If we looked in our crystal ball to predict cultural trends in 2013, we’d see humans bootstrapping, staycations, crafting, couponing, growing beards and lots of bespoke and do-it-your-self-ness. These trends reflect a need for veracity in an unsettled and volatile word. Since technology is invented and implemented by humans, 2013’s technology trends also reflect our yearning for authenticity.
Embrace the new pragmatism. It is here to stay. We technologists love to blather on about the wonders of new features and functionalities. Perhaps, just perhaps, from a user perspective, we may be drowning in our own hubris. Real users are keeping their expectations of technology much more practical. Just buying a software tool is not pragmatic. Purchasing the tool with a strong business case is.
Recently, I was at a big-deal analyst conference. Conversations at our booth centered on approach and deployment — real, down-in-the-trenches stuff. Organizations are focusing on action-oriented practicality. “I've got a problem and how can technology solve it?” These problems are being examined from various points of view — technological, user and management. Feedback is being sought and agility is practiced.
We've grown to have greater ambiguity tolerance as the economy is still uncertain — meaning we have to be even more agile. Buyers are creating hardcore cost justifications and embedding them into RFPs causing the vendor to assist with that cost justification.
This means that ECM is being purchased and deployed to power a series of high-impact activities (document-driven processes). The activities themselves are purpose-built and quite flexible in nature, such as case management or contract management.
Case management can be deployed as client management or employee life-cycle management. Contract management can be the assemblage of an actual contract or an RFP or whitepaper. Other activities may be built around revenue generating or protecting processes. This ensures that the needs of the business are baked into ECM. Ultimately, what these activities can bring to the organization is useful, measurable and predictable which is, frankly, what pragmatism is really all about.
Trend: Information as a Utility
We've been kicking around the “information is like water” metaphor for a few years. What’s cool here is that much like a utility, such as water or electricity, the application is on what-information-does rather than the information itself.
Information in the form of documents is pushing process, while the information itself is morphing. The information housed within the context of the document is treated like structured data and not constricted by the document form.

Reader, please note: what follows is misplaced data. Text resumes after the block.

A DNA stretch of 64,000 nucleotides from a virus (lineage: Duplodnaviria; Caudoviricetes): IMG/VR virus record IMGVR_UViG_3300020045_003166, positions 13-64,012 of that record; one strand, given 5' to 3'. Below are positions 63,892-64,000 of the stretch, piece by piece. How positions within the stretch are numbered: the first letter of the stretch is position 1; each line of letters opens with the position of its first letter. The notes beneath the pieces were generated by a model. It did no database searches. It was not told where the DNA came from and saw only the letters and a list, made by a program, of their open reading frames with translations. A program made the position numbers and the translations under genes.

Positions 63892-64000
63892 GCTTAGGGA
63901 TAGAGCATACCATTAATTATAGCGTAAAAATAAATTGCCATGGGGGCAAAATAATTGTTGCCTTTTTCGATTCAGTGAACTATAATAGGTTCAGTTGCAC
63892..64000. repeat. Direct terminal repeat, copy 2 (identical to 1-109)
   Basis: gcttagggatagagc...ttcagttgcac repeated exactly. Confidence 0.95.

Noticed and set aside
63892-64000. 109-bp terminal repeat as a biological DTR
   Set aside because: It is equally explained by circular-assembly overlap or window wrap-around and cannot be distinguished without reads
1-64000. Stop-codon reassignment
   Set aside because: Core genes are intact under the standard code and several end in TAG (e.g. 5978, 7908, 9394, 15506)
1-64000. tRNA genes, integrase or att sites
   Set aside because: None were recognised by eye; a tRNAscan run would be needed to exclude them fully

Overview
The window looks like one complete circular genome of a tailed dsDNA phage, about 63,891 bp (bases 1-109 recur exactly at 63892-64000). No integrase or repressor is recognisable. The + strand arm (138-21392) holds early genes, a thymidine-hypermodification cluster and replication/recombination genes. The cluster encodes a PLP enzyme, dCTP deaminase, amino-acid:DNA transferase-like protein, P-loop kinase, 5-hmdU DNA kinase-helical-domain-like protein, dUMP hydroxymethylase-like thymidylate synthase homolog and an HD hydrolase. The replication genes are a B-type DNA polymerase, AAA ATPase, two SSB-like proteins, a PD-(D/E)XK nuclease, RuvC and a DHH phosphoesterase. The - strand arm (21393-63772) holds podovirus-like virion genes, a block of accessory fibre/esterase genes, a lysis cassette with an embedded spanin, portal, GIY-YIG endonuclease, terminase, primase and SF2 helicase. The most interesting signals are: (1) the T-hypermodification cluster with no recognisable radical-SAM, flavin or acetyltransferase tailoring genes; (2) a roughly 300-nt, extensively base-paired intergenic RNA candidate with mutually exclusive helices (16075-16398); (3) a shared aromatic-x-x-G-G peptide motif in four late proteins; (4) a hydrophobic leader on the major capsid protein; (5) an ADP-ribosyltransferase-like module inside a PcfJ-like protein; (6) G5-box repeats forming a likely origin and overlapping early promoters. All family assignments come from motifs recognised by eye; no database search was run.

I’m cheating a bit here, as simplifying could be considered an element of being pragmatic. Complexity happens when we impose social structures on technology.
For ECM installs, it is sometimes easy to default to recreating human process into our technology processes. This is a big mistake. Organizations need to ask themselves what the problem is that they need to solve. This focusing on the problem is in itself a way of simplification.
Furthermore, as ECM and BPM become more integrated and work processes are redesigned, it’s important to simplify down to core elements of process. You can also simplify by making the systems more efficient, say, through integration. When it comes to ECM and BPM planning, start with the principles and perspectives of the entire organization then simplify down to execute and innovate to solve the business problem.
Image courtesy of Chepko Danil Vitalevich (Shutterstock)
Editor's Note: Interested in reading more by Kimberly? Check out Emerging Trends for Enterprise Technology
About the Author
Kimberly Samuelson joined Laserfiche in 2001 as a Regional Manager. She has served the company in several roles, including Creative Director and Director of Government Strategy. Kimberly specializes in developing and delivering compelling content about ECM as it relates to CIOs and other information management professionals. Ms. Samuelson is a 17-year software industry veteran and a frequent presenter at industry events. Her background combines extensive marketing and business development experience. She holds a Bachelor of Fine Arts degree from Rutgers University.